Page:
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What is Reform?
The Beauty of Tradition – With a Modern Twist.
Reform Judaism was first introduced to the United States in 1841 as a new Jewish orientation that introduced modifications to Judaism in order to make it relevant and meaningful in an emerging modern society. Thus, although Reform Judaism affirms the central tenets of Judaism - God, Torah and Israel - the Reform movement has enabled the Jewish people to introduce innovation while preserving tradition, to embrace diversity while asserting commonality, to affirm beliefs without rejecting those who doubt, and to bring faith to sacred texts without sacrificing critical scholarship.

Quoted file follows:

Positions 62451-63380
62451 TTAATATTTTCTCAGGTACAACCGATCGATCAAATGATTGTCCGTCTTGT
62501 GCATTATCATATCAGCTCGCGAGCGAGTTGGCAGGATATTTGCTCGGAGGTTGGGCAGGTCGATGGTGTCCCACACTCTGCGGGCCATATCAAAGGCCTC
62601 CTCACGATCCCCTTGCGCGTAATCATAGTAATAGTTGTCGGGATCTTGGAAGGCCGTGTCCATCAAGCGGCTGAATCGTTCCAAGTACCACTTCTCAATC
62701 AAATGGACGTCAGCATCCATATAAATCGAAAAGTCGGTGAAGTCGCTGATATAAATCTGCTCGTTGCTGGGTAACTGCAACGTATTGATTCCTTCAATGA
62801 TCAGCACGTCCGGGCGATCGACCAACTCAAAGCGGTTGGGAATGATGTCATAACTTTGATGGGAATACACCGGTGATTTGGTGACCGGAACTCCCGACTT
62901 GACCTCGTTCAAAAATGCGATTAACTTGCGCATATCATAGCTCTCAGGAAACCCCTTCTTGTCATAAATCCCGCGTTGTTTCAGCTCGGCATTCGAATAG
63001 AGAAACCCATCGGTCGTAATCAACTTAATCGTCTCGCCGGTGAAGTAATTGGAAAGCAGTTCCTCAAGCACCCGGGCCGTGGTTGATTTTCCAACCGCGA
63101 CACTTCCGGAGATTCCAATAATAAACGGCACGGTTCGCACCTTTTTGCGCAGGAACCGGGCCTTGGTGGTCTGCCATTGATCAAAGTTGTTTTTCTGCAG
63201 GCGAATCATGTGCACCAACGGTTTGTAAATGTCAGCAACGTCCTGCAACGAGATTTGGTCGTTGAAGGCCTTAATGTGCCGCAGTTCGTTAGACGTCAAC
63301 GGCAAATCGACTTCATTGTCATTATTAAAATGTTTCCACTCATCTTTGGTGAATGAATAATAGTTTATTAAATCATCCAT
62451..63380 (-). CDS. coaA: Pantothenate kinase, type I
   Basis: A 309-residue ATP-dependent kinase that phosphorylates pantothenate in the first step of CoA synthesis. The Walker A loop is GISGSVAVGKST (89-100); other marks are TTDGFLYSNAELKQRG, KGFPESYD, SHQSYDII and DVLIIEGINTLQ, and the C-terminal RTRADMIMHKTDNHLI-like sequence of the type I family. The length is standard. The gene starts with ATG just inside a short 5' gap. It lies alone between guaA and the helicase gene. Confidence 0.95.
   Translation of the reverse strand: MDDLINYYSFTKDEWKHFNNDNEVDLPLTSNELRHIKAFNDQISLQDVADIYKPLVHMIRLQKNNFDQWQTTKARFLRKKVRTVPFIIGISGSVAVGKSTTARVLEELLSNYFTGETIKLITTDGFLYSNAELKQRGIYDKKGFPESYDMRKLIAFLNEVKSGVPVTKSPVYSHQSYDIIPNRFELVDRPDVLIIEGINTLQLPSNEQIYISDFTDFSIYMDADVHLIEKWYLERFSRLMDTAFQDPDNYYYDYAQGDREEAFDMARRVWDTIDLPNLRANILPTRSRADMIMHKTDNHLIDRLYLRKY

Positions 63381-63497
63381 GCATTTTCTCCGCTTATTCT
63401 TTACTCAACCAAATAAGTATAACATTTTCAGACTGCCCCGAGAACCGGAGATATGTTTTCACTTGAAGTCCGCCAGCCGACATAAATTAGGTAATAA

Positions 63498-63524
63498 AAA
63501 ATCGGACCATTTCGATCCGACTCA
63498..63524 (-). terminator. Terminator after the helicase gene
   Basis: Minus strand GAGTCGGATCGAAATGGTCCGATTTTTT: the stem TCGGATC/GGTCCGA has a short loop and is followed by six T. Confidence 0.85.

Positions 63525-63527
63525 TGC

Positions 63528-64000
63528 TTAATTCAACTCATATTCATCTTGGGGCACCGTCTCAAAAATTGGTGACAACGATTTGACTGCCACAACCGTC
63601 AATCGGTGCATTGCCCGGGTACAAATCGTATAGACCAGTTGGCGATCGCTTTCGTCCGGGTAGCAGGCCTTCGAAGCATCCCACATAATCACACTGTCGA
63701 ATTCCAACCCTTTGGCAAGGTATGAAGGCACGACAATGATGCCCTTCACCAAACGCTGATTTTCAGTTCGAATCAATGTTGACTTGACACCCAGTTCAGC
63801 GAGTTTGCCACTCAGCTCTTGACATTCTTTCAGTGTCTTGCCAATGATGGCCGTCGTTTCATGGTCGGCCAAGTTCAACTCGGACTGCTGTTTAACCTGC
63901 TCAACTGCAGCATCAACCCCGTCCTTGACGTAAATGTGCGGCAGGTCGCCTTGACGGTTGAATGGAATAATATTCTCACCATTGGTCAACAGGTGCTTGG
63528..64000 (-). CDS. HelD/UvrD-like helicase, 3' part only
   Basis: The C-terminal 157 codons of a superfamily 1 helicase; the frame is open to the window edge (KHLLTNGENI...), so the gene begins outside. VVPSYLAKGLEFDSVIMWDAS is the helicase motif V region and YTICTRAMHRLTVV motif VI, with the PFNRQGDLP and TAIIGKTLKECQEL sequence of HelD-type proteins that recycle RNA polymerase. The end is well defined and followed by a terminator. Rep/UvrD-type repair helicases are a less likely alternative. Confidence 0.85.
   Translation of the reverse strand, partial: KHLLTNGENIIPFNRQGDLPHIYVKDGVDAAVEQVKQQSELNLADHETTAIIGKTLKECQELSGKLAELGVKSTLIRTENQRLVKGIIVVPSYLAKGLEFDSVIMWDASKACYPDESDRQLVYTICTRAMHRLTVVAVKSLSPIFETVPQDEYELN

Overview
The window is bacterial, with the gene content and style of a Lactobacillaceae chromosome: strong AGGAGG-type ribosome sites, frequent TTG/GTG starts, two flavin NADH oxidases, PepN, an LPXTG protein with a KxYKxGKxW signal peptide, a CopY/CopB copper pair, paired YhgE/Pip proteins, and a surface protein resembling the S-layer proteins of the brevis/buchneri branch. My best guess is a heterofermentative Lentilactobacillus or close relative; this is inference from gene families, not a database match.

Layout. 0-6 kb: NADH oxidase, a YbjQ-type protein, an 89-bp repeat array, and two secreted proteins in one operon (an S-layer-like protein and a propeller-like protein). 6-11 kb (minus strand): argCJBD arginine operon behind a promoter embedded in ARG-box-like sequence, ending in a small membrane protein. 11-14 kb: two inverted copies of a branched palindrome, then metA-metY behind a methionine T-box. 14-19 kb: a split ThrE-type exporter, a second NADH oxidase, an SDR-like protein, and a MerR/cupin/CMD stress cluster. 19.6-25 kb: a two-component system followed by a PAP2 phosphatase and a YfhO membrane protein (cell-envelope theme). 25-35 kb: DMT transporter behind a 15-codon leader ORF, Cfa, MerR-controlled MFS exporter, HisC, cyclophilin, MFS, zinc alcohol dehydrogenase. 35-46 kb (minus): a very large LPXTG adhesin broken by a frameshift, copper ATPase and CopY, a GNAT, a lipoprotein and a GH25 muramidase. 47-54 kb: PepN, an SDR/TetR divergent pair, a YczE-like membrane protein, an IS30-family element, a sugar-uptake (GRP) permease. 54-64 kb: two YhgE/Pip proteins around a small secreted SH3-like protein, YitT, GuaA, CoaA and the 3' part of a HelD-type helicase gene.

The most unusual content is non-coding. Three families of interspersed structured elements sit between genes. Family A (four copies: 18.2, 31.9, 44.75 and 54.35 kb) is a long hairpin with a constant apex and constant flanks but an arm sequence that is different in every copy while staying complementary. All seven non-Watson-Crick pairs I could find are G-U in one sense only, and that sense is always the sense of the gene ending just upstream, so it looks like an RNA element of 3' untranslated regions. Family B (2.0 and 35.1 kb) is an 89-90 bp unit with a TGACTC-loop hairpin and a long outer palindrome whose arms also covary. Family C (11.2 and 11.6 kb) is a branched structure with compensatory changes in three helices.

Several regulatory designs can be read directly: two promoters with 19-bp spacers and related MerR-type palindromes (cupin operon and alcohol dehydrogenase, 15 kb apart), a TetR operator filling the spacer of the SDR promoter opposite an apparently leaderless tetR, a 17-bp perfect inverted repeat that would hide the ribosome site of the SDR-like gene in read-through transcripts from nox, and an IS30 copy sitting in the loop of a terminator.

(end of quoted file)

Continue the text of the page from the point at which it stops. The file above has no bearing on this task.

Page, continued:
In addition to our belief that Judaism must change and adapt to the needs of the day to survive, the following principles distinguish Reform Jews from other streams of Judaism in North America:
- Immersion in study (Torah), prayer (Avodah), and the performance of good deeds (Gemilut Chassadim);
- Personal responsibility for religious choices made based on knowledge and commitment;
- Dedication to Tikun Olam, repairing the world, through acts of social justice;
- Full equality of women and men in all aspects of synagogue leadership and religious life;
- Commitment to the inclusion of all who wish to celebrate Jewish life, regardless of gender, marital status, sexual preference or family background; and
- Developing and maintaining close ties to the State of Israel and her people.